"Blur the lines. Regionalism is what it’s all about," he told the Kentucky crowd. "Don’t waste this crisis. It’s really time to get over the competition and say, ‘How do we work together?’"
Just as eastern Kentuckians fight with state leaders over resources, the Sertiches said, Minnesota politicians often want to raid the Iron Range rainy-day fund or question IRRRB efforts.
Right now, the agency is under scrutiny over a 2006 $625,000 loan to a call center that went out of business and had connections to the Democratic Party.
"I say we should make more mistakes, not fewer," Joe Sertich said.
Success is not a destination but a process, the Sertiches said, noting that unemployment in the Iron Range is higher than in southern Minnesota, with its twin cities, Minneapolis and St. Paul.
In an interview, Joe Sertich said he predicted SOAR could work in Kentucky.
"Without doubt. It works." He added, "I wouldn’t say that we’ve turned around. You keep up. You keep hope."
The SOAR initiative is now preparing for its second major meeting this May. Fluharty has been a force behind the effort but has been stepping back, to allow Kentuckians to control their own future.
He recommended that they focus on "low-hanging fruit" and set realistic goals. Start slowly now and shoot higher and higher — all the way to 2025.
Working groups have been discussing strategies for agriculture and food issues, education, tourism and Internet access.
"These people had all the right ideas, and they didn’t have any way to get there because of the structures in place," Fluharty said.
‘A lot of despair’
Soon after the 2013 summit, Beshear and Rogers announced the Next Generation Kentucky Information Highway, an effort to expand broadband throughout Kentucky, focusing on underserved areas.
At around the same time, Beshear announced plans to expand by 2020 the so-called Mountain Parkway, which connects eastern Kentucky counties to other parts of the state.
Tony Wilder, Beshear’s point man for local government issues, said in an interview, "It’s been very transparent and open and very encouraging in terms of its mission to encourage people to offer their ideas. We’re really excited about what’s happening."
Wilder said the state is contributing several million dollars to SOAR. The Appalachian Regional Commission, a federal-state partnership that has for decades worked to boost the area’s economy, has also come through with several grants.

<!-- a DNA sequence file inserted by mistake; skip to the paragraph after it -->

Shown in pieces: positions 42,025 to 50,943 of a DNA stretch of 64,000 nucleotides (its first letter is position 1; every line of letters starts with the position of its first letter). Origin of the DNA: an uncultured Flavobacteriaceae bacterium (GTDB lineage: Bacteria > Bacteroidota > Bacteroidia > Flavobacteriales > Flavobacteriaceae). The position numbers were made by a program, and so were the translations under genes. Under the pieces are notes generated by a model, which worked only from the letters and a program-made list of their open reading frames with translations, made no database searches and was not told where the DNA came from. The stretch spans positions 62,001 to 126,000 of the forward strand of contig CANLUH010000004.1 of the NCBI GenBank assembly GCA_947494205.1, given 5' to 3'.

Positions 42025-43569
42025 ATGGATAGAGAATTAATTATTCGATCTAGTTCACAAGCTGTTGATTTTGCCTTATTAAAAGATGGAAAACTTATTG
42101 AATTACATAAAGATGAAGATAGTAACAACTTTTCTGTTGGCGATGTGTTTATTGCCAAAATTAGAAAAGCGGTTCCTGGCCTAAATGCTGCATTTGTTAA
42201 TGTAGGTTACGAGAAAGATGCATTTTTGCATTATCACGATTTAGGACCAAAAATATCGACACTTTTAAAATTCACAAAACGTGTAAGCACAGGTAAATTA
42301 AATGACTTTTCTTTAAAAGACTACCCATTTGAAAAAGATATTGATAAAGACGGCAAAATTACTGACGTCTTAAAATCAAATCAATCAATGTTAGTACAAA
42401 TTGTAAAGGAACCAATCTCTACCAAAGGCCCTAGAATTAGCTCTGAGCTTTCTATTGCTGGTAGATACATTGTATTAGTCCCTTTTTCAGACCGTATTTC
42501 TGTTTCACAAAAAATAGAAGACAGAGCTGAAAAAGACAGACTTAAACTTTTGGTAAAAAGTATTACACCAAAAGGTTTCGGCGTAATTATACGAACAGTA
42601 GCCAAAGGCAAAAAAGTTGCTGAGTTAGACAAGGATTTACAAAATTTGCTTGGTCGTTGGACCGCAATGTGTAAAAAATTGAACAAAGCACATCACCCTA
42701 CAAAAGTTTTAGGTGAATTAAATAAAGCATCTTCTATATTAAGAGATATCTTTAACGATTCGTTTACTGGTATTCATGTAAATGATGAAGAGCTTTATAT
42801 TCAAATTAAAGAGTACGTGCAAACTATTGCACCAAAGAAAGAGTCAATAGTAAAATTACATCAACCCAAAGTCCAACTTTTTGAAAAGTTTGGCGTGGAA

Help is needed in eastern Kentucky, he said.
"It’s really bad. There is a lot of despair," he said. "SOAR has done a lot to interdict in that and make people feel hopeful."
Beyond SOAR, the federal Department of Labor is providing grants for education and retraining in both Kentucky and West Virginia, the Department of Housing and Urban Development tapped eastern Kentucky as part of its "Promise Zone" program, and last year the Department of Agriculture announced more than $4 million in health and economic aid.
The White House has appointed a point man, senior policy adviser Jason Walsh, to coordinate issues associated with Appalachia’s coal mining downturn.
Repeatedly slammed by Republicans for waging a "war on coal," the Obama administration is not popular in Appalachia. Democrats got walloped in last fall’s election, continuing the party’s long regional demise (Greenwire, Oct. 17, 2014).
But it wasn’t long ago that West Virginia was a Democratic stronghold, with the party controlling the Legislature for more than 80 years; in the 1990s, the state’s entire congressional delegation was Democratic, including powerful Senate appropriator Robert Byrd.
After serving in the House from 1953 until 1959 and in the Senate from 1959 to 2010, Byrd died in office at the age of 92. Sen. Joe Manchin is the delegation’s last Democrat.
President Obama’s fiscal 2016 budget proposal includes several Appalachian aid efforts under the name Power Plus Plan. It says the efforts were meant to help communities affected by the coal market downturn. It does not say pollution control and climate policies may be having an impact.
While the administration insists that coal will remain part of the U.S. energy mix, Vice President Joe Biden stirred trouble with coal industry backers in a recent television interview in which he said the country is "moving away from coal because it’s such a polluter."
But Biden also said in the interview on HBO’s "Vice" that the administration is committed to helping workers who are "going to get hurt" by the industry downturn find new jobs (Greenwire, March 12). "It’s a national responsibility, in our view, to help them make that transition," he said.
‘Coal is what everybody fights about’
Appalachia isn’t giving up on coal.
"We have had and continue to have discussions with administration personnel about the EPA rules and their impact on our members, their families and their communities," said Phil Smith, government affairs chief for the United Mine Workers of America.
A big issue, he said, is U.S. EPA’s Clean Power Plan, a draft rule whose goal is to curb heat-trapping emissions from power plants. The agency itself has predicted it would hurt mining and coal power production.
"We continue to believe the best action it could take is to revise the rule to reflect a more realistic approach in terms of what is actually achievable and what is not and provide incentives for the commercial development of carbon capture and storage technology," he said.